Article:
Santorum Now Belongs in a Sanitorium, Not the White House
Please pray for Rick, for he is sick.
The pressures of a presidential campaign can be too much for some.
They proved to be too much for Rick Santorium.
Santorum surprisingly achieved second best Republican presidential hopeful status with lots of hard work and relatively little money, but in his zeal to win, he just lost his mind.
On March 22, 2012, Santorum said that Republicans should give President Obama another term unless Santorum.
Slick Rule-or-Ruin Rick is either really sick or preparing to run again in the 2016 presidential election, and I'm giving him the benefit of the doubt.
In either case, he's not fit to be President.
Previously Santorum had argued that Republican presidential candidate to be Mitt Romney was not conservative enough and he (Santorum) would be the stronger challenger to Obama.
That's to be expected and argued vigorously.
Presidential hopefuls across the political spectrum run because they think they are the best hope for America and they want to win.
"You win by giving people a choice," Santorum said during a campaign stop in Texas. "You win by giving people the opportunity to see a different vision for our country, not someone who's just going to be a little different than the person in there."
But Santorum added: "If they're going to be a little different, we might as well stay with what we have instead of taking a risk of what may be the Etch A Sketch candidate for the future."
Santorum was referring to Romney adviser Eric Fehrnstrom's comment Wednesday that "everything changes" for the fall campaign. "It's almost like an Etch A Sketch," he said on CNN. "You can kind of shake it up and we start all over again."
Fehrnstrom's comment was a poor analogy inadequately explained and fodder for Romney's political rivals, but Santorum's self-serving notion that America would be better off with another Obama term that a President Romney is crazed.
Romney issued a statement expressing disappointment "that Rick Santorum would rather have Barack Obama as president than a Republican."
Romney opined, "This election is more important than any one person. It is about the future of America. Any of the Republicans running would be better than President Obama and his record of failure."
Newt Gingrich tweeted: "Rick Santorum is dead wrong. Any GOP nominee will be better than Obama."
The truth is that Romney is immensely preferable to Obama now, just as he was in 2008, when Santorum acknowledged it.
On February 1, 2008, Santorum publicly declared:
"In a few short days, Republicans from across this country will decide more than their party's nominee. They will decide the very future of our party and the conservative coalition that Ronald Reagan built. Conservatives can no longer afford to stand on the sidelines in this election, and Governor Romney is the candidate who will stand up for the conservative principles that we hold dear.
"Governor Romney has a deep understanding of the important issues confronting our country today, and he is the clear conservative candidate that can go into the general election with a united Republican party."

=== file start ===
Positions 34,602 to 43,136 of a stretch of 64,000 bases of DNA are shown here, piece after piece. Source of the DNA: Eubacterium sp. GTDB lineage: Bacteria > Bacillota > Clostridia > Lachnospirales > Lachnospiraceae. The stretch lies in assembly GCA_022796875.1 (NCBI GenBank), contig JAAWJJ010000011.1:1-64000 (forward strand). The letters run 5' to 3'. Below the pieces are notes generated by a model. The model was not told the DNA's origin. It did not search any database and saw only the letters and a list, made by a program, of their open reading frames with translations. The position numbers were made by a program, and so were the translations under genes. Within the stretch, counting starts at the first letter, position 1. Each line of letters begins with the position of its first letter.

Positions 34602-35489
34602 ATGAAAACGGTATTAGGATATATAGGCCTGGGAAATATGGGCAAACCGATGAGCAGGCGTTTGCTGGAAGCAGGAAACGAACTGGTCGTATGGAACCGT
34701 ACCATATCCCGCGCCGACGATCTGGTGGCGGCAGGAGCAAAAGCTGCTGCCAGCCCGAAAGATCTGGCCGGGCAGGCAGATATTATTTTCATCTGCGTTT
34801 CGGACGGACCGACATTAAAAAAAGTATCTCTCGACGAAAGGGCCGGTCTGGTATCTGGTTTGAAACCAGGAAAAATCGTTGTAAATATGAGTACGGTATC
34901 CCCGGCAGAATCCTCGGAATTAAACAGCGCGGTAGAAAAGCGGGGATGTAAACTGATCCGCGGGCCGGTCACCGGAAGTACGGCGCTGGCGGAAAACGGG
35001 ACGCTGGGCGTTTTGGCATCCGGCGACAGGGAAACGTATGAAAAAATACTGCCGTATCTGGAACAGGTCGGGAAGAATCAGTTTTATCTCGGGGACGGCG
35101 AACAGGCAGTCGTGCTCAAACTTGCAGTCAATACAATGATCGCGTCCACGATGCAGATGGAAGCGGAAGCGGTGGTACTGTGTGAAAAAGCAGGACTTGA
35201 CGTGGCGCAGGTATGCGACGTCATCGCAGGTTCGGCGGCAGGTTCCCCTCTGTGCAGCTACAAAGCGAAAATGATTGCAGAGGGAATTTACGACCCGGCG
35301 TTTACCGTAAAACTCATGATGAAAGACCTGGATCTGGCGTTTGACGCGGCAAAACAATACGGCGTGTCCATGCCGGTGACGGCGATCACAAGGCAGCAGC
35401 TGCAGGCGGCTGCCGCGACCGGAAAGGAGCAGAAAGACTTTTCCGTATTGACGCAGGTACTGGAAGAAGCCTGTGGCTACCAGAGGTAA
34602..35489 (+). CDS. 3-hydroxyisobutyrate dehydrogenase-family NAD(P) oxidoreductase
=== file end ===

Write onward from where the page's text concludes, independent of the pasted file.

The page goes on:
In 2008 Romney withdrew from the presidential race, when he realized that he could not win the Republican presidential nomination and backed Senator John McCain, because Romney realized that McCain. although harddly perfect, was ever so much better than Obama.
That exemplified mature self-sacrifice.
Egotistical Santorum is no Mitt Romney.
The presidential campaign pressure proved to be much for Santorum.
Michael J. Gaynor has been practicing law in New York since 1973. A former partner at Fulton, Duncombe & Rowe and Gaynor & Bass, he is a solo practitioner admitted to practice in New York state and federal courts and an Association of the Bar of the City of New York member.
Gaynor graduated magna cum laude, with Honors in Social Science, from Hofstra University's New College, and received his J.D. degree from St. John's Law School, where he won the American Jurisprudence Award in Evidence and served as an editor of the Law Review and the St. Thomas More Institute for Legal Research. He wrote on the Pentagon Papers case for the Review and obscenity law for The Catholic Lawyer and edited the Law Review's commentary on significant developments in New York law.
The day after graduating, Gaynor joined the Fulton firm, where he focused on litigation and corporate law. In 1997 Gaynor and Emily Bass formed Gaynor & Bass and then conducted a general legal practice, emphasizing litigation, and represented corporations, individuals and a New York City labor union. Notably, Gaynor & Bass prevailed in the Second Circuit in a seminal copyright infringement case, Tasini v. New York Times, against newspaper and magazine publishers and Lexis-Nexis. The U.S. Supreme Court affirmed, 7 to 2, holding that the copyrights of freelance writers had been infringed when their work was put online without permission or compensation.
Gaynor currently contributes regularly to www.MichNews.com, www.RenewAmerica.com, www.WebCommentary.com, www.PostChronicle.com and www.therealitycheck.org and has contributed to many other websites. He has written extensively on political and religious issues, notably the Terry Schiavo case, the Duke "no rape" case, ACORN and canon law, and appeared as a guest on television and radio. He was acknowledged in Until Proven Innocent, by Stuart Taylor and KC Johnson, and Culture of Corruption, by Michelle Malkin. He appeared on "Your World With Cavuto" to promote an eBay boycott that he initiated and "The World Over With Raymond Arroyo" (EWTN) to discuss the legal implications of the Schiavo case. On October 22, 2008, Gaynor was the first to report that The New York Times had killed an Obama/ACORN expose on which a Times reporter had been working with ACORN whistleblower Anita MonCrief.